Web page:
Came across two awesome soul jams this morning.
Cutesy but endearing throwback r&b from Danish “electro-soul” group Quadron. In English the word quadron connotes quadrant, as in one of four areas, or more closely, quadroon, as in the old colonial term meaning someone who is one-quarter black. I’d bet the group’s name draws upon the latter definition, although it could just be a completely random name.
I love how Scandinavian groups deal with English in their music. First of all, singing in English seems mandatory for anyone seeking commercial (international) success. But beyond that, although English proficiency is ubiquitous on this scene, Scandinavian singers use English as if it were Swedish, Danish, etc. In other words, they use direct translations rather than relative translations, and with fantastic results. The song’s primary refrain, “I’ve been trying to get you under my pressure” provides a great example. You know what the singer means, but no “native” English speaker would ever say “under my pressure.” (It’s quite possible that expression would have utility in Danish). And yet, “under my pressure”…I love it!
This linguistic oddity of Scandinavian music in English causes the English listener to approach his/her native tongue from a different perspective. “When you look at me deepest/ I see myself at my weakest” is another great example. I suppose you could use “deepest” in place of “deeply” despite that it’s technically improper, but regardless, “deepest” resonates as quite poetic. As I continue to explore music in this part of Europe, I hope to notice more of these unique language twists.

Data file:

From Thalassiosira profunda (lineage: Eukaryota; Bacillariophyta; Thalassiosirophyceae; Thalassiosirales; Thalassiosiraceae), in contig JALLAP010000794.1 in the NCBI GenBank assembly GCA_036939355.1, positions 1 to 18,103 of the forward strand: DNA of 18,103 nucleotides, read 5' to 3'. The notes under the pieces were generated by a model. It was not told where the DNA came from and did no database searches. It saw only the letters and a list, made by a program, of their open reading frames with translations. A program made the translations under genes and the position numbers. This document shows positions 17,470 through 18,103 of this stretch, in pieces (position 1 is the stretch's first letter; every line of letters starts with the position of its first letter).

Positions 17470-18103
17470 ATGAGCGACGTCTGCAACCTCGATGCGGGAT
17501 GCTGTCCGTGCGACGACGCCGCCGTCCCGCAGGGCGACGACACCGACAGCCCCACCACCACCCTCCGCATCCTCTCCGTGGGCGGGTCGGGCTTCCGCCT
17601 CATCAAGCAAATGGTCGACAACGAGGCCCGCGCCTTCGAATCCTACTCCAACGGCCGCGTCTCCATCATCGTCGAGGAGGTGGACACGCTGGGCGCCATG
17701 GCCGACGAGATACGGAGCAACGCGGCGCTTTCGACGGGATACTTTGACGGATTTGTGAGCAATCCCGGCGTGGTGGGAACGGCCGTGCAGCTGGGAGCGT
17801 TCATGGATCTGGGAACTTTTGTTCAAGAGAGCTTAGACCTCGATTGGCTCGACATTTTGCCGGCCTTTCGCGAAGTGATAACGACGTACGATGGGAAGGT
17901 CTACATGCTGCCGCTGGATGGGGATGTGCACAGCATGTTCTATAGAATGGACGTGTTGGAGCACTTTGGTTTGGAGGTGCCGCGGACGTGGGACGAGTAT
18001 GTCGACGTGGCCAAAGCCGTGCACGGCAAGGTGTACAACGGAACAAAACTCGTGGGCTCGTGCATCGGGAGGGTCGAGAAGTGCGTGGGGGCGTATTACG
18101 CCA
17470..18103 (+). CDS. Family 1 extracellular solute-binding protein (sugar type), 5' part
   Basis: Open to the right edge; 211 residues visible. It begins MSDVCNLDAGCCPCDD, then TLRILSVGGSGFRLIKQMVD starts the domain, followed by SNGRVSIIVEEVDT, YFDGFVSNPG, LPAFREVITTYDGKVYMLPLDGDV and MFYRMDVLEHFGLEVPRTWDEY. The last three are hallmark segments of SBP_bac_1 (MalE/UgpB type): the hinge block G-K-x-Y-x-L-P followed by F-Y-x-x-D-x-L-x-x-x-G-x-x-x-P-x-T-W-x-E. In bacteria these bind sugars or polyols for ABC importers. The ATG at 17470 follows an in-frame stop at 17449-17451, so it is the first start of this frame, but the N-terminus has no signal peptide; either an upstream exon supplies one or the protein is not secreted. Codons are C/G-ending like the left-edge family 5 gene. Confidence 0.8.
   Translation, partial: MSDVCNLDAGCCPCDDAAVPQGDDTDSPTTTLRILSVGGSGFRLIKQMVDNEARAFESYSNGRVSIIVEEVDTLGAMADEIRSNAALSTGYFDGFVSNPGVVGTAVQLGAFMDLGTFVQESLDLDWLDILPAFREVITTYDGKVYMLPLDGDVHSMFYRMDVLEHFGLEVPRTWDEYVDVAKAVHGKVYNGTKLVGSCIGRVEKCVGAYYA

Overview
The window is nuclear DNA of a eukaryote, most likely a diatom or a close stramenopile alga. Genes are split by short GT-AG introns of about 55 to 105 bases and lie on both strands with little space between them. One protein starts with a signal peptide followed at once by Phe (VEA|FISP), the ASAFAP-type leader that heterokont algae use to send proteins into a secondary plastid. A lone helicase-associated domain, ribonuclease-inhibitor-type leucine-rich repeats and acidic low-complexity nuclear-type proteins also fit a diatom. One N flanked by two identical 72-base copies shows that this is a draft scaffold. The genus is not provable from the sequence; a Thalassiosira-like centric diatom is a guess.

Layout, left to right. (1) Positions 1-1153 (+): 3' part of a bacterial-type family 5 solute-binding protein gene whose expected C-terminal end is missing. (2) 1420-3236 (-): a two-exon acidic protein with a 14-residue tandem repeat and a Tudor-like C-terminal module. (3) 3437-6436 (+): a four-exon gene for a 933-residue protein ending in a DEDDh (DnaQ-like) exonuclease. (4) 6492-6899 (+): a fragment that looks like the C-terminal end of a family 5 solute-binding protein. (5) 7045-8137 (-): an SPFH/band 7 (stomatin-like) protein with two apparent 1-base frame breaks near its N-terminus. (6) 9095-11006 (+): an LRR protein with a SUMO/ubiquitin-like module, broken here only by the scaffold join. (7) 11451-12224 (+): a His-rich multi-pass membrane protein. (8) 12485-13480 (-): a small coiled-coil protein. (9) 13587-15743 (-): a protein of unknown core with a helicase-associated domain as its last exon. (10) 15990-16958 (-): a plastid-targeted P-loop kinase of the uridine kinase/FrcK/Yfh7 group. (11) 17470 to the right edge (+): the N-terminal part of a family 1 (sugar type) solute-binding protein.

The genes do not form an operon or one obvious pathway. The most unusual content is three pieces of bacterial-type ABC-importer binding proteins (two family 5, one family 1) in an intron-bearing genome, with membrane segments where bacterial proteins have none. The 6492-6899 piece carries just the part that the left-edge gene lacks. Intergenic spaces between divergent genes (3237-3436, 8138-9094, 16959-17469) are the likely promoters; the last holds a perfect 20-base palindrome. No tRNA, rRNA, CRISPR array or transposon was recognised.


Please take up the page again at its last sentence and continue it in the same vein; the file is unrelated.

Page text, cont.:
The second track I am posting as much for the video as the music. I came across it by accident, as is the case with the best discoveries. A cover of Bob Marley’s “Is This Love” by the ever-enigmatic soul singer Bilal, this version of the song features an excellent and eclectic backing band including a violinist and a piano-Rhodes-organ trio.
Notice how Bilal meshes his vocals into the instrumentation, organic but deliberate at the same time. I love how he jumps around at 4:03, really investing his whole body into the music. 4:16-4:26 is pure genius. At 5:17 he becomes band leader, conducting the drummer to accelerate his hits and building the energy of the song back up. I would love to have been in that room.